June 2013

Manitoba Chamber of Commerce

Issue link: http://publications.winnipegfreepress.com/i/141831

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Page 37 of 55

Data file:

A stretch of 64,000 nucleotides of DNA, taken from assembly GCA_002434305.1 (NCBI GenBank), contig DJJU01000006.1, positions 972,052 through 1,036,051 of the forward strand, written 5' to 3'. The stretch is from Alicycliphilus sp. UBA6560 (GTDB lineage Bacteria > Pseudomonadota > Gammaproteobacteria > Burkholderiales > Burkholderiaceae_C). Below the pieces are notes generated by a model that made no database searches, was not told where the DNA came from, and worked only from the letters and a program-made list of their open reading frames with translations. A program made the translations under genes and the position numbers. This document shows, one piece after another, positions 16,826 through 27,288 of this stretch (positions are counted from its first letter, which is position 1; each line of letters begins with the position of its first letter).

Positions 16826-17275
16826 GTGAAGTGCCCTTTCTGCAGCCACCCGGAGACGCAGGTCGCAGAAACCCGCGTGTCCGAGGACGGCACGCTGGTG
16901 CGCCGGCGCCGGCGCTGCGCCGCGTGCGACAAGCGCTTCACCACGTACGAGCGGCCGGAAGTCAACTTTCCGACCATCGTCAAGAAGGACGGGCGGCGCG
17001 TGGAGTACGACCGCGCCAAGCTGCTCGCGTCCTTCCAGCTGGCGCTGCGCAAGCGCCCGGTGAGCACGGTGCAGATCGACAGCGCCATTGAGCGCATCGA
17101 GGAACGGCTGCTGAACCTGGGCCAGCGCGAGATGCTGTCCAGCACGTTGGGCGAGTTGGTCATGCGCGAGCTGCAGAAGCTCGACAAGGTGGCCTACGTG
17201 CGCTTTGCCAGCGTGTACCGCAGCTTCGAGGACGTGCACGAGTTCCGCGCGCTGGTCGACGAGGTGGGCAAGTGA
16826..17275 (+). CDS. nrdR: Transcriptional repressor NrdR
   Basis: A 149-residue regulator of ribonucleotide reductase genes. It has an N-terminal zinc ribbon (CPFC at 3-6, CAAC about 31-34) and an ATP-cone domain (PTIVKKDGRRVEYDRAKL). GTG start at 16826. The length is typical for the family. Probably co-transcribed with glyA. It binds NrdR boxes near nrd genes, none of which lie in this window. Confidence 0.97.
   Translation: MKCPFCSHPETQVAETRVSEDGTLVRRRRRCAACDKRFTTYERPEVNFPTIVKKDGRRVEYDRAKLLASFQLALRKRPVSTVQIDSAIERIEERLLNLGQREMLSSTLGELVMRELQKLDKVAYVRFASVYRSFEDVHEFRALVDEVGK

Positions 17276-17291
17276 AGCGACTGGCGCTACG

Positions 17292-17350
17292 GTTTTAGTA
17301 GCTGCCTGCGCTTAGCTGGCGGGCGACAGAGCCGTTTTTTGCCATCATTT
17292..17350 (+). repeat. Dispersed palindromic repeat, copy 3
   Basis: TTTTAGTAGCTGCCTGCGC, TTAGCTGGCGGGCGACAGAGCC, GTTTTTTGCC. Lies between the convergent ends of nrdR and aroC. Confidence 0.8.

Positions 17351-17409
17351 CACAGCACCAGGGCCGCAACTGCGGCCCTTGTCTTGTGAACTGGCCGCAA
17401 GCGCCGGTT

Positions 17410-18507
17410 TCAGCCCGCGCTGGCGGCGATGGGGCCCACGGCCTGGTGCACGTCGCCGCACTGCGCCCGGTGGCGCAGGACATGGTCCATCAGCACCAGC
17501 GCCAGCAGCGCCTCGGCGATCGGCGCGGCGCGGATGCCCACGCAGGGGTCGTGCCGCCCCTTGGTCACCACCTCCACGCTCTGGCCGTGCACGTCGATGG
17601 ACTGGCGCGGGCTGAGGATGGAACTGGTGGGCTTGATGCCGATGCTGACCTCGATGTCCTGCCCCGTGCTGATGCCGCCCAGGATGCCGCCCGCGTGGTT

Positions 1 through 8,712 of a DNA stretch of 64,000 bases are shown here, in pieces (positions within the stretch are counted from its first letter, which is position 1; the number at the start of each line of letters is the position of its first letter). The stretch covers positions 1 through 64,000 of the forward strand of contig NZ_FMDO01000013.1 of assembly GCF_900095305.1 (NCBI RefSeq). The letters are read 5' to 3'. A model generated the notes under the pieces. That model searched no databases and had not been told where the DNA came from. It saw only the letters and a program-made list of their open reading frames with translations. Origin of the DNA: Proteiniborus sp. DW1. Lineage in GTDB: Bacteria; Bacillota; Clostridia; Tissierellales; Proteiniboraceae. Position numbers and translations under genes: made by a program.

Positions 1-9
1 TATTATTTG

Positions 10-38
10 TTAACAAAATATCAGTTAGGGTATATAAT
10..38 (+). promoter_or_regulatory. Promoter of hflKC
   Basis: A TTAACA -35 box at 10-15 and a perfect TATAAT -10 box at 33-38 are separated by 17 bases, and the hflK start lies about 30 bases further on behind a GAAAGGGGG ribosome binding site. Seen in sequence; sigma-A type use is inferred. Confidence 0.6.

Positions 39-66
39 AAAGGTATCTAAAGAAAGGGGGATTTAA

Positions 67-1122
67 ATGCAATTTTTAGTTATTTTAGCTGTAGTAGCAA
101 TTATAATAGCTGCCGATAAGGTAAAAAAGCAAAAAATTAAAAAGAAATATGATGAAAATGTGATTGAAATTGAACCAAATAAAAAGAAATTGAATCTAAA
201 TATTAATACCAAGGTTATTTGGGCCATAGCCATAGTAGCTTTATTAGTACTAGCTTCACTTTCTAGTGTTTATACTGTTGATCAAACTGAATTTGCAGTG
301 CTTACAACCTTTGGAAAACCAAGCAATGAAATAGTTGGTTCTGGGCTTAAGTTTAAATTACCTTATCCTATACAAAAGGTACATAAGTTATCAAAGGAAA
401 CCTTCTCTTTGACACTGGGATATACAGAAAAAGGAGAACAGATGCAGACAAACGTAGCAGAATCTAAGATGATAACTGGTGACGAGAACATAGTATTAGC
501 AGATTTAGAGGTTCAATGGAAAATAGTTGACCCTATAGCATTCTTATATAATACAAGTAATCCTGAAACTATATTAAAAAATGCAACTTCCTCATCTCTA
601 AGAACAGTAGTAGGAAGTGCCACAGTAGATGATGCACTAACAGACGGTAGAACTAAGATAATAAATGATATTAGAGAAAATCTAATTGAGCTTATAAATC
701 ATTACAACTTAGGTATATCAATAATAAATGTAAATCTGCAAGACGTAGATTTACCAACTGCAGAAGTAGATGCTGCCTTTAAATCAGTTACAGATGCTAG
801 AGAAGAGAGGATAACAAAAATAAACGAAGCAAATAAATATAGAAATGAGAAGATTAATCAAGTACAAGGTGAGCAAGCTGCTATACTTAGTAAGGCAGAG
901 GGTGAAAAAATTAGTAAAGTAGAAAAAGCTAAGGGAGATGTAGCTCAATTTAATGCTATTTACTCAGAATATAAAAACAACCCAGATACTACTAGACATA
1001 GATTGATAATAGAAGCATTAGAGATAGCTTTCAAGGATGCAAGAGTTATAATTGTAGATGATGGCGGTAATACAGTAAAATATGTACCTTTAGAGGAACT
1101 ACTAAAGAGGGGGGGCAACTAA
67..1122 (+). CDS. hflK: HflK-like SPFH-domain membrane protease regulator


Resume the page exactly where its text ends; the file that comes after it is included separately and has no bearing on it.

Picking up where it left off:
hr headquarters SPECIALTY TEAMS BUILD YOUR OWN FRANCHISE PLAYERS By Pat St. Germain I f your employees leave everything they have in the boardroom, come to work for the full eight hours and give 110% every day, congratulations — you have a winning team. And you should do whatever it takes to keep it together. That was the advice to guests who attended the Stu Clark Distinguished Speaker series with Dr. Glenn Rowe at the I.H. Asper School of Business Executive Education Centre in early April. "If you're a star in your organization, stay there. If you have a star in your organization, keep him or her — don't let him go," Rowe says. A hockey buff and former Royal Canadian Navy commander, Rowe is an academic at the Richard Ivey School of Business at Western University. He applies lessons from the National Hockey League's hiring history to argue that businesses should groom star leaders from within the ranks rather than hire them away from their competitors. Take the Toronto Maple Leafs — please. After failing to win a Stanley Cup for many years, the Leafs hired Brian Burke as general manager in 2008, a year after Burke won a Stanley Cup as GM of the Anaheim Mighty Ducks. By the time Burke was fired 22 | SUMMER 2013 this January, the Leafs had not only failed to win a championship, they hadn't even made the playoffs. Sure, they got some bad bounces. Games didn't go their way and opposing teams just scored more goals. But Rowe could have predicted the outcome based on the experiences of managers who had a chance to win a cup with more than one team during the first 95 years of the NHL's history. Only nine GMs had that shot, and only one repeated the feat — Tommy Gorman, who scored wins with the Ottawa Senators, Chicago Blackhawks, Montreal Maroons and Montreal Canadians from the 1920s - 1940s. Rowe says managers and coaches who move to new teams after a winning streak turn in below-average performances across the board. And another researcher has found that's also the case when star stock analysts move to competing firms. Rowe says about 70% of a star leader's success depends on team or company resources — corporate culture, training, technology and team chemistry are all factors. When a star moves to a new company, he leaves those resources behind and has to develop new relationships with managers, customers and suppliers. And some of those relationships can be difficult when the star has to lead employees who were passed over for promotion to his job. Rowe says companies who do hire stars should be prepared to invest 10 years before they can expect a repeat performance. You're better off investing in potential stars who are already on your roster. "Mentor someone who has the potential to become a great leader. Give him a chance to learn about every aspect of your business," he says. Again, he offers an example from the NHL. Ken Holland spent 12 years with the Detroit Red Wings, working in several capacities before he became GM and led the team to three Stanley Cup victories. So what does he think of the Winnipeg Jets management team? Well, the Jets' front office doesn't have the star quality the Tampa Bay Lightning bought when it hired former Red Wings star player Steve Yzerman. But Rowe says it bodes well that GM Kevin Cheveldayoff didn't trade draft picks for an immediate-impact player last year. "Winnipeg has a better chance of winning a Stanley Cup before Tampa Bay." 'peg BIZ MBiz June 2013_final.indd Sec2:v 6/21/13 4:48:44 PM

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